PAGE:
Book review: Surrogate Protocol explores what it's like to be immortal in Singapore

Renewing one’s identity card is tedious enough when one is a normal human being, but for Landon Lock, the complications are manifold.

Landon, after all, is an immortal Singaporean. He has spent more than a century laying low, forging identity after identity for himself - in recent years, this has meant nicking live birth notices from hospital delivery suites and ICs left behind to "chope" tables at the food court.

It does not help that his memory spans only days. Or that agents from sinister organisations appear to be hunting him for the immortal serum coursing through his veins.

Architect Tham's debut novel was one of the titles shortlisted for last year's Epigram Books Fiction Prize. Despite its title, evocative of hard science fiction, Surrogate Protocol is actually more of a speculative excursion through history.

The idea of immortal beings living through the rise and fall of empires is not a new one, but it is intriguing to see how this concept unfolds on the much smaller scale of the little red dot.



    By Tham Cheng-E

    Epigram Books/Paperback/ 388 pages/$26.64/Major bookstores and stars

    The novel ambles too much in exposition of Landon's numerous pasts and presents a muddle of allies and enemies whose general lack of personality makes them hard to distinguish or keep track of. Landon himself is too passive a protagonist to keep the reader riveted.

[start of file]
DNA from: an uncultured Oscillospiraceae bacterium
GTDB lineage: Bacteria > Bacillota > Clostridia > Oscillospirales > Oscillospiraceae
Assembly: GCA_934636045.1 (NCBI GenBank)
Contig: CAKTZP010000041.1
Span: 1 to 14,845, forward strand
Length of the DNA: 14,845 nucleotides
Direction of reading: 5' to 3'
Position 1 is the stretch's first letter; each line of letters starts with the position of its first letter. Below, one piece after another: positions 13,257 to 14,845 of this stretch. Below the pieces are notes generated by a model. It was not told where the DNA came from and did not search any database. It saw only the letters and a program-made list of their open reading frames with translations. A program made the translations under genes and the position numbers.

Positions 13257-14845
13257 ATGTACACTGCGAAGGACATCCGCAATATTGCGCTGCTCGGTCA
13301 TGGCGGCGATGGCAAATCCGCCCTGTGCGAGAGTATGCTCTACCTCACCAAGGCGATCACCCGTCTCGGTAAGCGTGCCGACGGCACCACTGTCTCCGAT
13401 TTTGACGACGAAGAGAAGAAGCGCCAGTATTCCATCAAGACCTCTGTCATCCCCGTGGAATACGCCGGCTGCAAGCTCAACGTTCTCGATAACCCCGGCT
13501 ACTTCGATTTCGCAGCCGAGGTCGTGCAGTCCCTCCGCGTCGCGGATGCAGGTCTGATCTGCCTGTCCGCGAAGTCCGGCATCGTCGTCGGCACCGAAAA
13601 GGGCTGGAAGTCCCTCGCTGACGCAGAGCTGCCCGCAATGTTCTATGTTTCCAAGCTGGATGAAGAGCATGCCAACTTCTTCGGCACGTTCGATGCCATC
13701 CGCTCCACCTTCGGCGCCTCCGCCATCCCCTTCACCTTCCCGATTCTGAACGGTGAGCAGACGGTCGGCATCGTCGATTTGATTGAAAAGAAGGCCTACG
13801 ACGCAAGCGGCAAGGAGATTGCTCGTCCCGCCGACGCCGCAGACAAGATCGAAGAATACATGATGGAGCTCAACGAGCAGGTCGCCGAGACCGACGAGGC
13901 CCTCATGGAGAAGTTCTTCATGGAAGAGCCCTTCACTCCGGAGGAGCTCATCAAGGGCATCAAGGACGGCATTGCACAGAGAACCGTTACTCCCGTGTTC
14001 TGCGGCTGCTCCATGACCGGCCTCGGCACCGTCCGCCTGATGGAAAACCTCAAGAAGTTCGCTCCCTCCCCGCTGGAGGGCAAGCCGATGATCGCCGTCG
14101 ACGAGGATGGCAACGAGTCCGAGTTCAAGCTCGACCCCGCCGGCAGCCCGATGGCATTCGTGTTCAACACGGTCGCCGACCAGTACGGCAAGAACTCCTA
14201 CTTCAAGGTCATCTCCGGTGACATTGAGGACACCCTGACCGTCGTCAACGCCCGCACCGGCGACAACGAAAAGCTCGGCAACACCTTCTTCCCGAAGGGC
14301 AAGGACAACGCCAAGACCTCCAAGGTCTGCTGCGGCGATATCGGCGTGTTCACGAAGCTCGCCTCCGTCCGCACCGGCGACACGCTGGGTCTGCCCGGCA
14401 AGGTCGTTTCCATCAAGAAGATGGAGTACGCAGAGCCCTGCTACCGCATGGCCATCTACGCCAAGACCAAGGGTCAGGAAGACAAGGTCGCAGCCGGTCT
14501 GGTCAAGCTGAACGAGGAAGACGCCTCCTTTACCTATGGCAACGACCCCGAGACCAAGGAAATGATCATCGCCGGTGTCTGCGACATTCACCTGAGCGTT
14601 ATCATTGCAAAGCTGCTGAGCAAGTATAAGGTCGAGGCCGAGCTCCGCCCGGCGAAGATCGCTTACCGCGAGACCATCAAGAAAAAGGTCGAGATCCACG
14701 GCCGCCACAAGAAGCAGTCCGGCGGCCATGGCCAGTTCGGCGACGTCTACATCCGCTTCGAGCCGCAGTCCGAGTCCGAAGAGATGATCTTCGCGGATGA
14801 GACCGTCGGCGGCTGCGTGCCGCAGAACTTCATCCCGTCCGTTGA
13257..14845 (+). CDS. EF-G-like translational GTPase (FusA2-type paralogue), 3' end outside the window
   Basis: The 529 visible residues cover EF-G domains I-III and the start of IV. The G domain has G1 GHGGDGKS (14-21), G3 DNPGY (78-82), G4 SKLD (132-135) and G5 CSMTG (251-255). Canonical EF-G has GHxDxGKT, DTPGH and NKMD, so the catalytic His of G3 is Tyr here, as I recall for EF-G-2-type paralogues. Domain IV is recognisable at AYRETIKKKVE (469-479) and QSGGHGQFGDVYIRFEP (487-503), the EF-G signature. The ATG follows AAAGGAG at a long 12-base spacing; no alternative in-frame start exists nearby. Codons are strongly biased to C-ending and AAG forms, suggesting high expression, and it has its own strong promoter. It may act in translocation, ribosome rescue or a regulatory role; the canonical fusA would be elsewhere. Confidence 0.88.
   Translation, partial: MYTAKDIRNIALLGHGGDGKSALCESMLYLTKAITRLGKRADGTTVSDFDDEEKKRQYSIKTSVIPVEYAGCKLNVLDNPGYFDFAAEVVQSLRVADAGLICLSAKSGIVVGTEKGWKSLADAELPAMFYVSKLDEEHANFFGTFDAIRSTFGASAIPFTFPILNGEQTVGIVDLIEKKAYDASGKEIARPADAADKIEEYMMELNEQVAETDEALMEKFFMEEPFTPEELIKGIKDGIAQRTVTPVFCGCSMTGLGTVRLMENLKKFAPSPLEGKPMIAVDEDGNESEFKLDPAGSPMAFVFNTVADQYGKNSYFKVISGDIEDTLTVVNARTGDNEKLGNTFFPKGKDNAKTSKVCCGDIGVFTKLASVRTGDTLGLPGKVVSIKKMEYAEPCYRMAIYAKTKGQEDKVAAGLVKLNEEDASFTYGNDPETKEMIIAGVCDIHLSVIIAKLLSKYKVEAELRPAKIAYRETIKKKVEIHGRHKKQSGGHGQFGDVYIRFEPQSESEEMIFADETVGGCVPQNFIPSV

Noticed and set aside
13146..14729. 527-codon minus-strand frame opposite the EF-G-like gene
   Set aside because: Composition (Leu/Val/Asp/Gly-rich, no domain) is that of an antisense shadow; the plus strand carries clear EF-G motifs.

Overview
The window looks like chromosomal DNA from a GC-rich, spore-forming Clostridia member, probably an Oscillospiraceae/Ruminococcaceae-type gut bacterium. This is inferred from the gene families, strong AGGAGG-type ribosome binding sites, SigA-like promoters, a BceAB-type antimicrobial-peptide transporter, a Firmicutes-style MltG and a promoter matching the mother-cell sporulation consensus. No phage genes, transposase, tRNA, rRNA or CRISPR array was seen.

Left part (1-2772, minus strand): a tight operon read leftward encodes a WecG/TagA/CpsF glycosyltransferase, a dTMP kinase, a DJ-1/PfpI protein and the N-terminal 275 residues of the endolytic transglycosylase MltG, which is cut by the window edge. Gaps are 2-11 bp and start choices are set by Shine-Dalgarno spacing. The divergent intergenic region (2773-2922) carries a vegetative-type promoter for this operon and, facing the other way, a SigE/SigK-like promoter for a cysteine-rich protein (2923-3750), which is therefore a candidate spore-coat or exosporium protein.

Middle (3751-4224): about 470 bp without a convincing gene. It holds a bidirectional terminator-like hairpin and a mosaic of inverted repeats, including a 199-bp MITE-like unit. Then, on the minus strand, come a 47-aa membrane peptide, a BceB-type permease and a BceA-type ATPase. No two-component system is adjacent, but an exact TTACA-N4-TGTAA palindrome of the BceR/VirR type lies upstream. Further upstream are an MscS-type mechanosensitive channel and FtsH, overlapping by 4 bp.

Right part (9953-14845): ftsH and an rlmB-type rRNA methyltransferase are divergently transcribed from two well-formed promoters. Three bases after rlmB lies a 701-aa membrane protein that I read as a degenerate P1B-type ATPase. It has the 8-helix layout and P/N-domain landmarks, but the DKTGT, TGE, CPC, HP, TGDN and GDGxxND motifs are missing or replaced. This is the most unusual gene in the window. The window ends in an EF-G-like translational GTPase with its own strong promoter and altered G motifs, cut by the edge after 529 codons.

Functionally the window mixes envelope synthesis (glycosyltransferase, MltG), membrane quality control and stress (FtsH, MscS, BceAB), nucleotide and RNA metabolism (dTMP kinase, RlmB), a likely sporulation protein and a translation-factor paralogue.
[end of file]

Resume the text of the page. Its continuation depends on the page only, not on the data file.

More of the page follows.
Being ageless, Landon bears witness to many of the island's key historical events: He is warded at Alexandra Hospital when the Japanese massacre its patients in World War II; he works as a barista in Robinson's Department Store at Raffles Place when it is destroyed by fire in 1972; and so on.

There is even a scene in which he encounters the infant who will grow up to be Singapore's founding prime minister Lee Kuan Yew.

The standout character is Hannah/Clara/Vivian, a femme fatale as skilled at assassination as she is at the Argentinian tango, who may or may not be on Landon's side.

Her flashbacks form some of the novel's best segments, including a lively scene in a 1933 Great World cabaret hall and a brief, bittersweet colonial garden party in 1856 that, more than any of Landon's bouts of philosophical despair, reveals the emotional cost of living forever.

If you liked this, read: Altered Carbon by Richard K. Morgan (Del Rey, 2003, $26.15, pre-order from Books Kinokuniya), a hard-boiled cyberpunk thriller set in a 25th-century dystopia where death has become nearly obsolete because people can be "re-sleeved", or uploaded into new bodies after they die.

A version of this article appeared in the print edition of The Straits Times on July 18, 2017, with the headline 'Humdrum of immortality'. Print Edition | Subscribe